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Tuesday, March 30, 2010

William Aberhart, Adolf Hitler and the Brown Shirts

William Aberhart would not have been a supporter of Adolf Hitler, and he would never have condoned the Holocaust.

But his Socreds were part of a broader populist movement, that spread across the Western Hemisphere; in the period between the Great War and the Depression.

A fierce sense of nationalism, had justified the horrendous actions of war, so it is easy to understand why some of these groups would want to adopt a uniform; to renew that nationalistic fervour.

In Great Britain, there were "Blue Shirts", "Black Shirts" and "Green Shirts". There were also "Black Shirts" under Mussolini in Italy and of course the infamous "Brown Shirts" of Adolf Hitler.

And while Aberhart never worked with Hitler himself, he did have the support of John Hargrave; founder of the "Green Shirts", and Oswald Mosley; founder of Britain's fascist "Black Shirts".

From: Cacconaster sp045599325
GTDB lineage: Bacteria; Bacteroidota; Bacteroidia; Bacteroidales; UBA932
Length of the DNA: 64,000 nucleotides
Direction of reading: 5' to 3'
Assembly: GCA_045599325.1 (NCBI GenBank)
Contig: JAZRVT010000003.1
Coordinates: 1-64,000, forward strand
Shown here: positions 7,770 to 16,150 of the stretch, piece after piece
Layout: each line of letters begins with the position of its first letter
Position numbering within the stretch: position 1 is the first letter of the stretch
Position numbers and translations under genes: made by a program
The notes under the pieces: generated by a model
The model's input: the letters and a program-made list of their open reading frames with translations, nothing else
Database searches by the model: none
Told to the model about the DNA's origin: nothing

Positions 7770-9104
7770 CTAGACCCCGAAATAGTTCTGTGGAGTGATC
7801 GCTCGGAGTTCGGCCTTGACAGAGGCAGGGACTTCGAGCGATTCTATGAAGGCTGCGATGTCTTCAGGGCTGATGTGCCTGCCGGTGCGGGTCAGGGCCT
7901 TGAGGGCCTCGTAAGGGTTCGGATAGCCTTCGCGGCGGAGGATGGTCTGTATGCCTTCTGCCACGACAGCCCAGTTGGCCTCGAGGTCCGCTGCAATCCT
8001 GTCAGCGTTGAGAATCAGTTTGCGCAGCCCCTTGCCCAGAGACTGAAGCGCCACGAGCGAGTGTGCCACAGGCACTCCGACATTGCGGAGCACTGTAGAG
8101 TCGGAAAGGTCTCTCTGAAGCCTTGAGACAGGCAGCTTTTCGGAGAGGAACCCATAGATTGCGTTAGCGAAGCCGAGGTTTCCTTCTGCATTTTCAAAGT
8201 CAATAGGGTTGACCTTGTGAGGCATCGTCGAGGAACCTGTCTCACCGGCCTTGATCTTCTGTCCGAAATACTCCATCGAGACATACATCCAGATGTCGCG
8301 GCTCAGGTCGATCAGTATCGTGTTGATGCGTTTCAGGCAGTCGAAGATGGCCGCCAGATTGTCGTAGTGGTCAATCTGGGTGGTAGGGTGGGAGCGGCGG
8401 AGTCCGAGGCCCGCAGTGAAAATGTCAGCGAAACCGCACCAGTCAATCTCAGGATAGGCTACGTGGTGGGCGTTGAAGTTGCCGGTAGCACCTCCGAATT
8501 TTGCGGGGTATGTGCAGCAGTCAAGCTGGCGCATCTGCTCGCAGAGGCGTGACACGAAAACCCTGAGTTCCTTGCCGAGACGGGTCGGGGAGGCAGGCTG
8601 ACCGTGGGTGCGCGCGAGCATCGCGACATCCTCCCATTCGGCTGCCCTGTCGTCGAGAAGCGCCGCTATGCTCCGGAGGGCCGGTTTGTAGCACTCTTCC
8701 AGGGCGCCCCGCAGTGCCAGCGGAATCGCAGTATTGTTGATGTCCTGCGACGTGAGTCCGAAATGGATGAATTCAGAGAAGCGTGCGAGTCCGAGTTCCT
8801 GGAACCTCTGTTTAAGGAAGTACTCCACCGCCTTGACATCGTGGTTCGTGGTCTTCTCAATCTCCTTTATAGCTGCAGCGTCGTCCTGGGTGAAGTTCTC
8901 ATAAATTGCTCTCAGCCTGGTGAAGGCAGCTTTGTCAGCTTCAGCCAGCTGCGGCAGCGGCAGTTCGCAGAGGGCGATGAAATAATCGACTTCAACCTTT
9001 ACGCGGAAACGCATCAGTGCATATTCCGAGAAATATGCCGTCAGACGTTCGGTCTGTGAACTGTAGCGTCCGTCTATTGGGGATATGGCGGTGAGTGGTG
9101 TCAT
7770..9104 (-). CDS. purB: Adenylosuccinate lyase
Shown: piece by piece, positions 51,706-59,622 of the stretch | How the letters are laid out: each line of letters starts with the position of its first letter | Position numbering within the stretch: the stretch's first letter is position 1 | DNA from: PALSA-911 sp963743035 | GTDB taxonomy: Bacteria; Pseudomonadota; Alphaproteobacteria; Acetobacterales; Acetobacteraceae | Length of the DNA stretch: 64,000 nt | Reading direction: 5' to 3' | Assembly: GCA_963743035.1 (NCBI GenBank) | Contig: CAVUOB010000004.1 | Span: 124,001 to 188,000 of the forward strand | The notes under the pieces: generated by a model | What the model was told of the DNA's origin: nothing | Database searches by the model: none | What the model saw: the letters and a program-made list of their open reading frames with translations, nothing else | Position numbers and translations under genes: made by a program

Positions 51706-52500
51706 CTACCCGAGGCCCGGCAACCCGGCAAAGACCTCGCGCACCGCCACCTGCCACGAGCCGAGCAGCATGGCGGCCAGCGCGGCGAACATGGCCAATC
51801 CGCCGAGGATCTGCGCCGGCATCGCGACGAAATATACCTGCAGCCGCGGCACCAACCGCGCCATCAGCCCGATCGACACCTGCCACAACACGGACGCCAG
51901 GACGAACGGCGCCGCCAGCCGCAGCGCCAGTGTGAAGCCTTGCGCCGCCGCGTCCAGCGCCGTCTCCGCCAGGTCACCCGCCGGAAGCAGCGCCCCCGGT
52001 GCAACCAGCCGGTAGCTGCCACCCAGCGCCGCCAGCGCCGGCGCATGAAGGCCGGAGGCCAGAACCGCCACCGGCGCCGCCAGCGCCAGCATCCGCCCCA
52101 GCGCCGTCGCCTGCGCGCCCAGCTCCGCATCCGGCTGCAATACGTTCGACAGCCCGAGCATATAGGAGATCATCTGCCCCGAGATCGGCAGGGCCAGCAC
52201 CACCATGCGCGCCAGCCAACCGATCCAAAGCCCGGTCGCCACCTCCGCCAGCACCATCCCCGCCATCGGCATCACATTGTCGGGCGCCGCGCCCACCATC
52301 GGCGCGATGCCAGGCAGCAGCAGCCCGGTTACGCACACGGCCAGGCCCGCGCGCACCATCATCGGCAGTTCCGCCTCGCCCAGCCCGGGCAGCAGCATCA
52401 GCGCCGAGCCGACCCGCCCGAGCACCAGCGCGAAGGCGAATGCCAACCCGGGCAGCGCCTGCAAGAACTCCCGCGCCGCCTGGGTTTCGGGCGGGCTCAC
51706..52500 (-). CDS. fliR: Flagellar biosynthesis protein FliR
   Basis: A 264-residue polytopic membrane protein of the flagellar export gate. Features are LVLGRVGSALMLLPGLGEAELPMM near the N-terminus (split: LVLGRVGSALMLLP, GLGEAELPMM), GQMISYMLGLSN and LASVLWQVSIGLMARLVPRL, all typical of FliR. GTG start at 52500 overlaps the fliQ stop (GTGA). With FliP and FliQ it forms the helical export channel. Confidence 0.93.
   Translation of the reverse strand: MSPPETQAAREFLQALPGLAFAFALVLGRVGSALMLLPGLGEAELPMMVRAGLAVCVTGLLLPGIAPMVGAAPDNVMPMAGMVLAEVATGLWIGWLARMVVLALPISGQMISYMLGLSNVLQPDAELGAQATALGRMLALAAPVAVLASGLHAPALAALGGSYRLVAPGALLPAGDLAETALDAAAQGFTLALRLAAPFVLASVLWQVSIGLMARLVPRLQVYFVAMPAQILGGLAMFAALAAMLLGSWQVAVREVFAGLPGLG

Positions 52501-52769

Mosley was indeed a Hitler supporter, right to the end; and he also provided columns for Aberhart's Social Credit Chronicle. Another contributor to the paper, was Father Coughlin, who was also a huge Hitler fan, and was known to regularly give the Nazi salute.

Another thing shared by these populist movements (with the exception of the blueshirts), was the notion of a Jewish conspiracy, as laid out in the Protocols of the Elders of Zion. It's unfortunate that there wasn't an actual Jewish conspiracy, because they may have been able to better mobilize against this hatred.

Adolf Hitler's Brown Shirts:

Though the term Nazi has become the definitive name of the party of Adolf Hitler, it was not a name taken by them.

They were more commonly referred to as the Brown Shirt Fascist Party or formally known as the Nationalsozialist (National Socialist) Party.

'Nazi' was a derogate term, given them by journalist Konrad Heiden, who led university students in protest against them. It is actually a Bavarian slang word, meaning "country bumpkin."

Early news stories used Fascist Brown Shirt or National Socialist, and when they did refer to them as 'Nazi', the name was always in quotations. So I guess the term 'Neo-Nazis', actually translates to 'new country bumpkins'.

I would never call them that though. Not to their face anyway.

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